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Mobile advertising: Europe remains behind the curve
|09 ноября 2009|
The past 18 months have been tough for the advertising industry as the major brands implemented savage cost cuts to preserve their financial status. This retrenchment has seen severe curtailments in TV, radio and print advertising in Western Europe, and has driven mobile-based ad campaigns off the agenda.
Despite the lack of mobile advertising budgets--although there are rumours that funds are beginning to trickle through again, the industry within Europe seems unable to move forward. The ad agencies still complain that the major brands have only shifted from knowing nothing about mobile advertising, to knowing very little--and perhaps caring less.
Operators, meanwhile, maintain they can provide sophisticated data breakdowns of their subscriber bases, but remain extremely hesitant about providing access to advertisers which could see their subscribers bombarded with unwanted promotional material.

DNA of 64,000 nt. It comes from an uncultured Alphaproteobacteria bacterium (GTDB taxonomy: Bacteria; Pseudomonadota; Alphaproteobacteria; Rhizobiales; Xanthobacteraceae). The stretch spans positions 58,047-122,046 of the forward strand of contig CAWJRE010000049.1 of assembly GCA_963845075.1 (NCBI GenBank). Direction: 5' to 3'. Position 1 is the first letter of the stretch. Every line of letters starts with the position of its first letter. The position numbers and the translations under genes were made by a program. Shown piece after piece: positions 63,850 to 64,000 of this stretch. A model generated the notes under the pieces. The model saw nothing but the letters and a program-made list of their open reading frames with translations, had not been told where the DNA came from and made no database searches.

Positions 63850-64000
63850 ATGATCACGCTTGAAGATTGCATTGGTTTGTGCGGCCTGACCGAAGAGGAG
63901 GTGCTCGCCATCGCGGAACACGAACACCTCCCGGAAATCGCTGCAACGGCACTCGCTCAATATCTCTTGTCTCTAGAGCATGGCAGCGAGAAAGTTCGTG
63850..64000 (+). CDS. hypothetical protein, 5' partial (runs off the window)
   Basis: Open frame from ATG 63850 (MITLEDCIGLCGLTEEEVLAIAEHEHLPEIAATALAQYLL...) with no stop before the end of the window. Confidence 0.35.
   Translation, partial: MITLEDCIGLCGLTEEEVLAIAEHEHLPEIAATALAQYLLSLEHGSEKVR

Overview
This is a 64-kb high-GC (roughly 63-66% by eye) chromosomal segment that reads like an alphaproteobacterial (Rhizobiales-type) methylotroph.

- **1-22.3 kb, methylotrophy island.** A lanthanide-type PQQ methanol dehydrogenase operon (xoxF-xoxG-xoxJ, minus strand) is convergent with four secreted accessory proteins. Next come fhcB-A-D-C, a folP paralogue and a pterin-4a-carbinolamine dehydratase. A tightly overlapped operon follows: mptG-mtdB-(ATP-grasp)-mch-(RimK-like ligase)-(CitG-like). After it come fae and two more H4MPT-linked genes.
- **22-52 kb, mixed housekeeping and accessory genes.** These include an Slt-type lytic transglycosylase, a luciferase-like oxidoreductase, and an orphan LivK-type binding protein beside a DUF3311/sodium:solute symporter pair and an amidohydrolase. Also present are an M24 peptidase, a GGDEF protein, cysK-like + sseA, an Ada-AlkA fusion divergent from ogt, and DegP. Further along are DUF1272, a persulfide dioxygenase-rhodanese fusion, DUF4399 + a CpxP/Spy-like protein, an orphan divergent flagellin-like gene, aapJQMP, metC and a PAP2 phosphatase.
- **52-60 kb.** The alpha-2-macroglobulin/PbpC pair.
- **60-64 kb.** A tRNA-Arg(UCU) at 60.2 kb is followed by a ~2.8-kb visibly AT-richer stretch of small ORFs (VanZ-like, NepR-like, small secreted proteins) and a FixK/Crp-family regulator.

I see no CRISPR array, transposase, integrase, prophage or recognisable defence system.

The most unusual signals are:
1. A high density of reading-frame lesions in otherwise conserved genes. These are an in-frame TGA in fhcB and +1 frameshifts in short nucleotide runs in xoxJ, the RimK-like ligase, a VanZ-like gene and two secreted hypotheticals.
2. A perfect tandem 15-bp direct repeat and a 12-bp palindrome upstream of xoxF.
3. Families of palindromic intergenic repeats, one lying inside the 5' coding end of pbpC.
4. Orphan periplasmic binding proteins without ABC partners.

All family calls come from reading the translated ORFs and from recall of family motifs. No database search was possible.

The discussion could be complicated further with the likelihood of legislation being imposed on the number of unsolicited messages sent to mobile customers limited to a small few each month.
While there have been some successful mobile advertising campaigns in Europe--with BMW's text alert to their customer base on extreme driving conditions being frequently quoted, there is a growing admission among software developers that the mobile advertising business environment in Europe is stagnant.
However, these firms are increasingly looking towards Asia/Pacific as a region where brands and mobile operators seem keen to exploit the advertising potential. ‘Europe is lacking the will and initiative to make mobile advertising work', is a common complaint, while Asia/Pac, the Middle East and South Africa are noted for their ambitions to experiment.
Perhaps the issue revolves around advertising infrastructure.
Within Europe there are highly developed routes for brands to communicate their messages to potential customers using TV, radio or print mediums. Those involved are skilled at understanding the strengths, weaknesses and complexities of these long-established advertising channels, with mobile presently remaining outside of any strategic thinking.
Where this level of ‘sophistication' is absent, then newer and more ubiquitous channels, such as mobile, have a far greater opportunity to flourish. So, we could see Europe being educated by developing markets into how mobile advertising can be made acceptable and relevant to the mobile subscriber--a situation that is already underway with mobile banking.
By Paul Rasmussen